Friday, September 11, 2009

9- 11

Where were you when 9-11 happened? You know, when the planes flew into the towers and the Pengagon, where were you? We ask that question as readily as my generation is asked "where were you when John Kennedy was shot?"

When John Kennedy was shot I was in the sixth grade. It was the last class of the day, sixth period study hall. Mrs. Mabry, my science and math teacher came into our room and announced that the President had been shot. Mrs. Mabry was crying. Wow. She was the meanest teacher I ever had and she was crying. I knew something serious was going on.

School was dismissed early that day and we all went home not knowing whether our country would hold together or not. Was this just one thing among many that would happen? Was there an underlying conspiracy to overthrow our country? We watched as that huge Lyndon Johnson was sworn into office. We watched the funeral and John-John salute his daddy's casket. It was a moving and difficult time. We were mired in Vietnam and the civil rights movement was in full swing. When you're eleven or so, the world seems so big.

In 2001, Sept. 11, I was putting on my shoes in front of the TV when the first plane hit and it was reported. I drove to the office where we learned about the other planes and all that was going on. We sat for hours in front of the television trying to take it all in. We were in a collective depression.

At a worship service at the National Cathedral, world leaders gathered to worship and pray. These big people seemed all of a sudden so small. All kinds of questions circulated as we tried to figure out why this could happen. Did others hate us that much? What did we do? Most of the people killed were just at work.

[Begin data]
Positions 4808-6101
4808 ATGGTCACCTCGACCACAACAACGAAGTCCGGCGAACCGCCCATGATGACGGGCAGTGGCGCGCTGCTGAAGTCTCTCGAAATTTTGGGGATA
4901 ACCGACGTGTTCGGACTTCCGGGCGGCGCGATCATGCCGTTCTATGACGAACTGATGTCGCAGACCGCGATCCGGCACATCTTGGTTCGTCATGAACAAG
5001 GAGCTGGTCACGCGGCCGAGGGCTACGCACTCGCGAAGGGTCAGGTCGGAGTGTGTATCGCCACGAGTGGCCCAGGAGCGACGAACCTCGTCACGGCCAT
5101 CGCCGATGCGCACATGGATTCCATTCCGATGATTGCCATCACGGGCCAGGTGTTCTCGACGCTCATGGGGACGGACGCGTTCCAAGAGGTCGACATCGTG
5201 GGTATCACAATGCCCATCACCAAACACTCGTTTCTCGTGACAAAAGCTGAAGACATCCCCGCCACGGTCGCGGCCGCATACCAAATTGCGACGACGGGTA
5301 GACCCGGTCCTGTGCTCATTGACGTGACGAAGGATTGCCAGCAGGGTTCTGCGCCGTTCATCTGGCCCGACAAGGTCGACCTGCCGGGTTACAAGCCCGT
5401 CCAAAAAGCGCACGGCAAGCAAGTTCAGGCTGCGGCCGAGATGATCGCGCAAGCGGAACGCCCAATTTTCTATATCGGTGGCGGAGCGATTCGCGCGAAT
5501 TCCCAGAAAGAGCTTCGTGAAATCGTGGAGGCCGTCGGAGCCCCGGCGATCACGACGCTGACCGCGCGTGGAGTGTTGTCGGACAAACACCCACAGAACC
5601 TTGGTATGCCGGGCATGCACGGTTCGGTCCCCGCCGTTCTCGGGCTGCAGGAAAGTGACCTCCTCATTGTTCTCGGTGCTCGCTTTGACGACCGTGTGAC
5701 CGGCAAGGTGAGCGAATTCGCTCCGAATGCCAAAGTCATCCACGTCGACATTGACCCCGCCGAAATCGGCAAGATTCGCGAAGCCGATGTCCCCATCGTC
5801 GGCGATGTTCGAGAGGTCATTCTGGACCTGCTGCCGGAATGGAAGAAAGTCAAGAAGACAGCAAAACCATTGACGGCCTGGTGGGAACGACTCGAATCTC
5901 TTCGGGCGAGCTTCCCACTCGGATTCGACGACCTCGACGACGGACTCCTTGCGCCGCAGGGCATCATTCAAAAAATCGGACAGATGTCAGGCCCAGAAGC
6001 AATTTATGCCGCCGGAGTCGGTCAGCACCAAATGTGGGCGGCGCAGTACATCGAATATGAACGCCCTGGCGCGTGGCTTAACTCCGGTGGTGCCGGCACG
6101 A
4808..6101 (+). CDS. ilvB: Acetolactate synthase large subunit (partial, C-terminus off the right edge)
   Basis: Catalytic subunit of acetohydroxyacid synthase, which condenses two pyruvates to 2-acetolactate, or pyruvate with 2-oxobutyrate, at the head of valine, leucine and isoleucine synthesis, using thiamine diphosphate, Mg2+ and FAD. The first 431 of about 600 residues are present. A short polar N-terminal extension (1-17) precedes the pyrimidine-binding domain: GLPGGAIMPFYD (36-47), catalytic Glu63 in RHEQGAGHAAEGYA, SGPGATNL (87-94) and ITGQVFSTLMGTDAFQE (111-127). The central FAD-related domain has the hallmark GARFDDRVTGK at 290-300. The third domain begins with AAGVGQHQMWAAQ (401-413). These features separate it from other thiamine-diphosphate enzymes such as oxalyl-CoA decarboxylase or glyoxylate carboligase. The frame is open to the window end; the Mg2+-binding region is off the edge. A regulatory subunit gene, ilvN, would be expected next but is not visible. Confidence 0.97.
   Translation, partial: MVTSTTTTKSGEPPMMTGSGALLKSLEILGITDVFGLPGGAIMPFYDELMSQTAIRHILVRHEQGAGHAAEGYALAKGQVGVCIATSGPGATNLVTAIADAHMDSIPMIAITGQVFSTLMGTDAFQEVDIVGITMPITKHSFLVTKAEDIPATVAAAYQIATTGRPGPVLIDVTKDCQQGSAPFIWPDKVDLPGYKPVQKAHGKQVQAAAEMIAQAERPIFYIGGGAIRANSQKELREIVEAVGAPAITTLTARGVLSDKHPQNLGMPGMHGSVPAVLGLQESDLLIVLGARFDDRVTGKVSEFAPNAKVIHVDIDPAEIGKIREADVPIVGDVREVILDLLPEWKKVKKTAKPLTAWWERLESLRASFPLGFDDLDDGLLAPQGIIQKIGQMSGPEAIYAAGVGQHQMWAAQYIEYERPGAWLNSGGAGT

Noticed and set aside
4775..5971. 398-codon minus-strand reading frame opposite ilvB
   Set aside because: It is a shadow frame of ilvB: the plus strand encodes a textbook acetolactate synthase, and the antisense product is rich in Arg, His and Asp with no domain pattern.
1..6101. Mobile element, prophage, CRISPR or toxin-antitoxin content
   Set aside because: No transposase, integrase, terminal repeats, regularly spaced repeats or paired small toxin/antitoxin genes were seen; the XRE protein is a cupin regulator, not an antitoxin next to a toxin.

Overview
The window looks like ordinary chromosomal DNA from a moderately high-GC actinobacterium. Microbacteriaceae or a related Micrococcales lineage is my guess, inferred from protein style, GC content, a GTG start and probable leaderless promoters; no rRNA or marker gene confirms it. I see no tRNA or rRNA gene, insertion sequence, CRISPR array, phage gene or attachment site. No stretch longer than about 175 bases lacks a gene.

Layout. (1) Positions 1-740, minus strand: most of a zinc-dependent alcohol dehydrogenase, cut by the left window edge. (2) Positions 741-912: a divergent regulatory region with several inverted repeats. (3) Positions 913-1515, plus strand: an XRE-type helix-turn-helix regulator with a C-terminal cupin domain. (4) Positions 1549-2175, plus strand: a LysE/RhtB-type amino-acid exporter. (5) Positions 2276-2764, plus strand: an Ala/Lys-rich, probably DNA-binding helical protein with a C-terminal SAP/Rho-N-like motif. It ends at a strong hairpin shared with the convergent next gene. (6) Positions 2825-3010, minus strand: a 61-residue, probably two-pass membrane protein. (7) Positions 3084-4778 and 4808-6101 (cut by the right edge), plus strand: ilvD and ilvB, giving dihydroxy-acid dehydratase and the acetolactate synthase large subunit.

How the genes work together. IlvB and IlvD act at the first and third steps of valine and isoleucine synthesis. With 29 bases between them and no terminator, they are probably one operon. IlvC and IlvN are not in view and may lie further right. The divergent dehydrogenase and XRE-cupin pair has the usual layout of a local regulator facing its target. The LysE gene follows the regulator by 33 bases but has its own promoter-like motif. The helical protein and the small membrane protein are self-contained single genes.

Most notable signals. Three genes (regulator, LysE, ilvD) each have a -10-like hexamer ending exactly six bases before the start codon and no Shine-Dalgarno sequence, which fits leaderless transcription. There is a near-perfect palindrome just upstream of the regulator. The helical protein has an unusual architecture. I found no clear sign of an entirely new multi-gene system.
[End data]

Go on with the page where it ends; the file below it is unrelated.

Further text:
Some say that this was an event that changed the world. One of my teachers says that this event didn't change the world; it was just more of the same. An endless cycle of violence and revenge. My teacher says that Easter was the day that changed the world- but nobody believes in Easter.

Maybe that's overstating it a bit. And yet, as Christians we always have to ask: "What is God saying to us in all of this?" Not that God caused it or wanted it to happen. But, what is going on here.

It's difficult for us to ask questions like that. It sounds like we're saying at some level that we deserved it. NO, no one deserves this- no matter what.

No, it's just acknowledging that it's God that we worship. And, our great towers of pride have come down. Shouldn't that remind us who is truly God and what is of true value in this world?

God bless the USA!
Dave Nichols

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Thanks for checking out my blog. I'm new to this, as you can probably see. But, I, like you, have convictions and ideas worth sharing. I hope this will be an opportunity to connect with others who are Christian and/or religious. I am happily United Methodist. I am committed to the basic teachings of our church, and to the compassionate outreach to the world.

I hope these pastoral ponderings will generate something in you that is hopeful.

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A graduate of Newberry College and Duke University Divinity School.  I have served as a pastor in the United Methodist Church since 1975.

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